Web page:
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Harper Lee

Nelle Harper Lee (born April 28, 1926, died February 19, 2016) is an American novelist, who won the Pulitzer Prize in 1961 for her novel, To Kill a Mockingbird.

Born in Monroeville, Alabama, she studied law at the University of Alabama, then spent a year in the United Kingdom, studying at Oxford. Living in New York City, she supported herself working as an airline reservation clerk, but was soon determined to pursue a career in writing. She left her job and put together a series of short stories about life in the South, which she first submitted for publication in 1957. Encouraged by her editor, she worked the stories into a novel, To Kill a Mockingbird, which was a critically acclaimed best-seller. She was awarded the Pulitzer Prize for Fiction for her work in 1961.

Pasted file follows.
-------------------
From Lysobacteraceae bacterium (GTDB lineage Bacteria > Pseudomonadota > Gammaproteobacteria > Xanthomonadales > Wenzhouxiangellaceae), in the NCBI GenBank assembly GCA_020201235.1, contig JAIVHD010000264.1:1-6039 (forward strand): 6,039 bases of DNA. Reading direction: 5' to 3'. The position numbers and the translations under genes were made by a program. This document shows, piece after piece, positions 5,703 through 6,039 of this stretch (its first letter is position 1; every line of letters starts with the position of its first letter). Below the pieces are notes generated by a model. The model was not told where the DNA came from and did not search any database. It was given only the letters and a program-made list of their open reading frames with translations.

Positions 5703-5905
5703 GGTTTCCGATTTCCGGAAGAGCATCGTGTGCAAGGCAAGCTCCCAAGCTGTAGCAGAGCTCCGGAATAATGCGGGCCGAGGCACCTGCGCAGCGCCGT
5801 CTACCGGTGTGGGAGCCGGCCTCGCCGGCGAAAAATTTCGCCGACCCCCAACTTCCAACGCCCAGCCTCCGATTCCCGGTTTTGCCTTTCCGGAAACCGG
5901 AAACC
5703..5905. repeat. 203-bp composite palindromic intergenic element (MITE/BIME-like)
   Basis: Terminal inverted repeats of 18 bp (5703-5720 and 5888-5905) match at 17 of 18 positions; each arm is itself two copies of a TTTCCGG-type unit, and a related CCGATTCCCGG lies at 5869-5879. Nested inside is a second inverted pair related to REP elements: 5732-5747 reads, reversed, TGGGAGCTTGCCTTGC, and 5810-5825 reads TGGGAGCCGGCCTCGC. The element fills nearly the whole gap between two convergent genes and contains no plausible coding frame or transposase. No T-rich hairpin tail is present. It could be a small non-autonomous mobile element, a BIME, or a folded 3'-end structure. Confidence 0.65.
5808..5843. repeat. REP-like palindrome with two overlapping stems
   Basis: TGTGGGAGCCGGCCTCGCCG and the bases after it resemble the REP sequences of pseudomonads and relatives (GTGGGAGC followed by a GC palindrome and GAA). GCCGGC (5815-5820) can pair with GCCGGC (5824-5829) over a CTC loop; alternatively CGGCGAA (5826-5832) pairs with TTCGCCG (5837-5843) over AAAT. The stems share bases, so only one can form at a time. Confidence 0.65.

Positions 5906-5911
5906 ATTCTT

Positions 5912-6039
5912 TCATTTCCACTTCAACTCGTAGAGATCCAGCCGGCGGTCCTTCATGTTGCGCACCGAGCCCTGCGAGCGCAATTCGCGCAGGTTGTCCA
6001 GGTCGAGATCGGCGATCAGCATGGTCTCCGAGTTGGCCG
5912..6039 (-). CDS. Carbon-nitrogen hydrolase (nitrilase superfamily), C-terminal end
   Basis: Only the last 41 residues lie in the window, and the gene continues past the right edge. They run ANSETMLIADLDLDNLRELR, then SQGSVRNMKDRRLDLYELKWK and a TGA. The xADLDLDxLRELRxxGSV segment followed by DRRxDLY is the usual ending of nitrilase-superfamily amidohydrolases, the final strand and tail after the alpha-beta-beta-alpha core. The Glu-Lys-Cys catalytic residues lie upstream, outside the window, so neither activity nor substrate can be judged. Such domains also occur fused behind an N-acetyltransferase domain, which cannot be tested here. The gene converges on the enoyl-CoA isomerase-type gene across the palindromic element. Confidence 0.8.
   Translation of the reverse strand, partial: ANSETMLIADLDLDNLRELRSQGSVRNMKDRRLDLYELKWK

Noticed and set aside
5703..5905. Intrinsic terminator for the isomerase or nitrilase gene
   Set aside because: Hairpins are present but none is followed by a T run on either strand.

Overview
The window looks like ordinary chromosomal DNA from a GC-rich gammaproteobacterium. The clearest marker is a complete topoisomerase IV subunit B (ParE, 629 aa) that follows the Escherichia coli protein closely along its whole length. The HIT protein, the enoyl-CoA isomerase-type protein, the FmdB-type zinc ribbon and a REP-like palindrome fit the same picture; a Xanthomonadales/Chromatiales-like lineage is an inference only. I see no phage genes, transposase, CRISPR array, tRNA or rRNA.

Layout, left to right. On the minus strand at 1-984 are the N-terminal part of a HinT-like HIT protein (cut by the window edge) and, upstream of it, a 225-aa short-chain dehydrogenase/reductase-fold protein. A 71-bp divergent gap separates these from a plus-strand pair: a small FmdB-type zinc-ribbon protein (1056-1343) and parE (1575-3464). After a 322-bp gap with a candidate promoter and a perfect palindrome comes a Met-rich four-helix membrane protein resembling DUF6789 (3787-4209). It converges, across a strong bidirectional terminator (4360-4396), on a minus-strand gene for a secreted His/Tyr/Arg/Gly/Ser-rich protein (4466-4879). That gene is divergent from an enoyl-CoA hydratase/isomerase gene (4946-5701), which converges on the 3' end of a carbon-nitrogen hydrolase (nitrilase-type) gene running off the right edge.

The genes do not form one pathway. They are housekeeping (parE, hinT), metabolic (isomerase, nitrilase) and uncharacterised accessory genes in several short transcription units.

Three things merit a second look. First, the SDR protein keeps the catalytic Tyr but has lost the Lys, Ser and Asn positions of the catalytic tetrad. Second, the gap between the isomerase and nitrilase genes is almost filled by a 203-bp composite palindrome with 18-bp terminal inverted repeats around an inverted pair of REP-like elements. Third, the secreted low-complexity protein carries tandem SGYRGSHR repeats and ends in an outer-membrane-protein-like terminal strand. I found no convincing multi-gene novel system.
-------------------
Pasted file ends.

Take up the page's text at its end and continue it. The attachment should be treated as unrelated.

After the success of her book, Lee felt that if she wrote another it would be anticlimactic. Lee apparently retired from writing.

In the mid-60s she traveled and worked with her childhood friend Truman Capote as a research assistant for his novel, In Cold Blood. Capote dedicated the novel to her.

She makes infrequent appearances and has received a number of honors, but little else is known of what she is doing, fueling speculation (similar to that which has surrounded J.D. Salinger and formerly Ralph Ellison) that she is working on various writing projects, which may or may not be published at some future date.

Go Set a Watchman, a sequel to her masterpiece, was published in 2015 under a great deal controversy and debate, both for the content of the book and the circumstances under which it was published. She passed away within a year of its publication in her hometown of Monroeville, Alabama on February 19, 2016.